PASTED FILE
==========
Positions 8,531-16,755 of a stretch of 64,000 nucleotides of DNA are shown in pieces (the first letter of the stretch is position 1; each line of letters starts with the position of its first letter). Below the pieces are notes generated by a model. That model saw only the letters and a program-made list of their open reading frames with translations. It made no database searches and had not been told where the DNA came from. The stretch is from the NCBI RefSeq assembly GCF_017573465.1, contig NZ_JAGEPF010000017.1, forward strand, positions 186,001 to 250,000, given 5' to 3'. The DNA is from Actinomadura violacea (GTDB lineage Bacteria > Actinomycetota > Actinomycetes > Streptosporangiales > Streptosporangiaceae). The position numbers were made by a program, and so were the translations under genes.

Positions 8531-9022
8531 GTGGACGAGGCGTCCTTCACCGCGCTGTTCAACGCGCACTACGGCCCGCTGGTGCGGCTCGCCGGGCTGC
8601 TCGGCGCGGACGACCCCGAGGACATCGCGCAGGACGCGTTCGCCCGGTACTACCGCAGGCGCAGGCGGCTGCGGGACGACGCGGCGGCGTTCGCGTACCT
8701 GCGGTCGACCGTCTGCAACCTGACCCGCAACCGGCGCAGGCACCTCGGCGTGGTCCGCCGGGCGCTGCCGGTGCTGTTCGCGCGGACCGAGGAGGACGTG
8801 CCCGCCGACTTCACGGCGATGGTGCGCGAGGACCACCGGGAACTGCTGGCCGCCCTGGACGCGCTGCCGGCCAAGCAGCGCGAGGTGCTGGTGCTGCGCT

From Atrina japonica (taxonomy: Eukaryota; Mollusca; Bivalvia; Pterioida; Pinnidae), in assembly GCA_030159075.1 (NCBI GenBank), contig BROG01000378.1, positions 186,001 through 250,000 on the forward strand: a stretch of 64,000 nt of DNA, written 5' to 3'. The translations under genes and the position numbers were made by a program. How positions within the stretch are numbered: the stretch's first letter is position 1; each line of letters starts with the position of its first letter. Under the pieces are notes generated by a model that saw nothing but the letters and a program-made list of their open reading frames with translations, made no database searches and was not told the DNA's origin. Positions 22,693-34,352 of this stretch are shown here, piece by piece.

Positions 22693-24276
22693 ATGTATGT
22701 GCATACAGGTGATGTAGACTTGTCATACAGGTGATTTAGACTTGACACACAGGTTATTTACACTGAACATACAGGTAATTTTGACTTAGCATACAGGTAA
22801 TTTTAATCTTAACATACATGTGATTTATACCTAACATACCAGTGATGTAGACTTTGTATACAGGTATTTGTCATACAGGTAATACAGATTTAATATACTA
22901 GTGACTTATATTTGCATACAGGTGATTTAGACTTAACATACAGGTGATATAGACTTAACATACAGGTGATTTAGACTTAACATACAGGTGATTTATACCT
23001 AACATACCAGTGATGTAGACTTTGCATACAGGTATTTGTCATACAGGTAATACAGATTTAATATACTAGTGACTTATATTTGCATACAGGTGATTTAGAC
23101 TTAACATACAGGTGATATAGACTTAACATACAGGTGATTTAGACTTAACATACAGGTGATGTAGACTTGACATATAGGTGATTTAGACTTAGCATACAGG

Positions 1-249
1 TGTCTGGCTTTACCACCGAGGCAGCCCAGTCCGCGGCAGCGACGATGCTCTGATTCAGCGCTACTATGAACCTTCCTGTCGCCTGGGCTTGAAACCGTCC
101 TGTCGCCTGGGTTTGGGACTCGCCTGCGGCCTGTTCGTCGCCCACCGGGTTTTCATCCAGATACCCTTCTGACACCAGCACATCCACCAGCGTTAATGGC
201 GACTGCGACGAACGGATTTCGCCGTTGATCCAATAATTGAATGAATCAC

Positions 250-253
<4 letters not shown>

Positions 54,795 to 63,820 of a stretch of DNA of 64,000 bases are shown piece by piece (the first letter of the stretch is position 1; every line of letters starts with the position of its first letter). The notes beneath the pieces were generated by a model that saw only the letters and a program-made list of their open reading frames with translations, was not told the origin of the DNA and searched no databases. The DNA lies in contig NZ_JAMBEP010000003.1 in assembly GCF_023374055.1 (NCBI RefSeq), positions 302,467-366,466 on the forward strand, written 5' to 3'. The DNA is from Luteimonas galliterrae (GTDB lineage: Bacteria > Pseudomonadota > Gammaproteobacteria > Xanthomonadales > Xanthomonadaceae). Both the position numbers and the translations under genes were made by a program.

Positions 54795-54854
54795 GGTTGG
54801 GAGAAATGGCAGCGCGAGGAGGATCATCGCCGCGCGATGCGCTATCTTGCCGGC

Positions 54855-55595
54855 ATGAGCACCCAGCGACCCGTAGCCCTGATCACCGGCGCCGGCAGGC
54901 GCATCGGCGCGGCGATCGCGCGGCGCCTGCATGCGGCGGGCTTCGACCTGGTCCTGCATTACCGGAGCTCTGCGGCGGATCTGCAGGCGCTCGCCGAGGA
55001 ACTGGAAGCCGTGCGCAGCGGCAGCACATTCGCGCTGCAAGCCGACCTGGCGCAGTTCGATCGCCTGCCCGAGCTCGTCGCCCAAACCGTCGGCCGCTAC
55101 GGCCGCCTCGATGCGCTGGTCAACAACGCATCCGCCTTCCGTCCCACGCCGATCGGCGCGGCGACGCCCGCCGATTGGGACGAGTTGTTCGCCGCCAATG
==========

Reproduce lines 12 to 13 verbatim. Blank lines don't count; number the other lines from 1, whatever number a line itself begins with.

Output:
22901 GTGACTTATATTTGCATACAGGTGATTTAGACTTAACATACAGGTGATATAGACTTAACATACAGGTGATTTAGACTTAACATACAGGTGATTTATACCT
23001 AACATACCAGTGATGTAGACTTTGCATACAGGTATTTGTCATACAGGTAATACAGATTTAATATACTAGTGACTTATATTTGCATACAGGTGATTTAGAC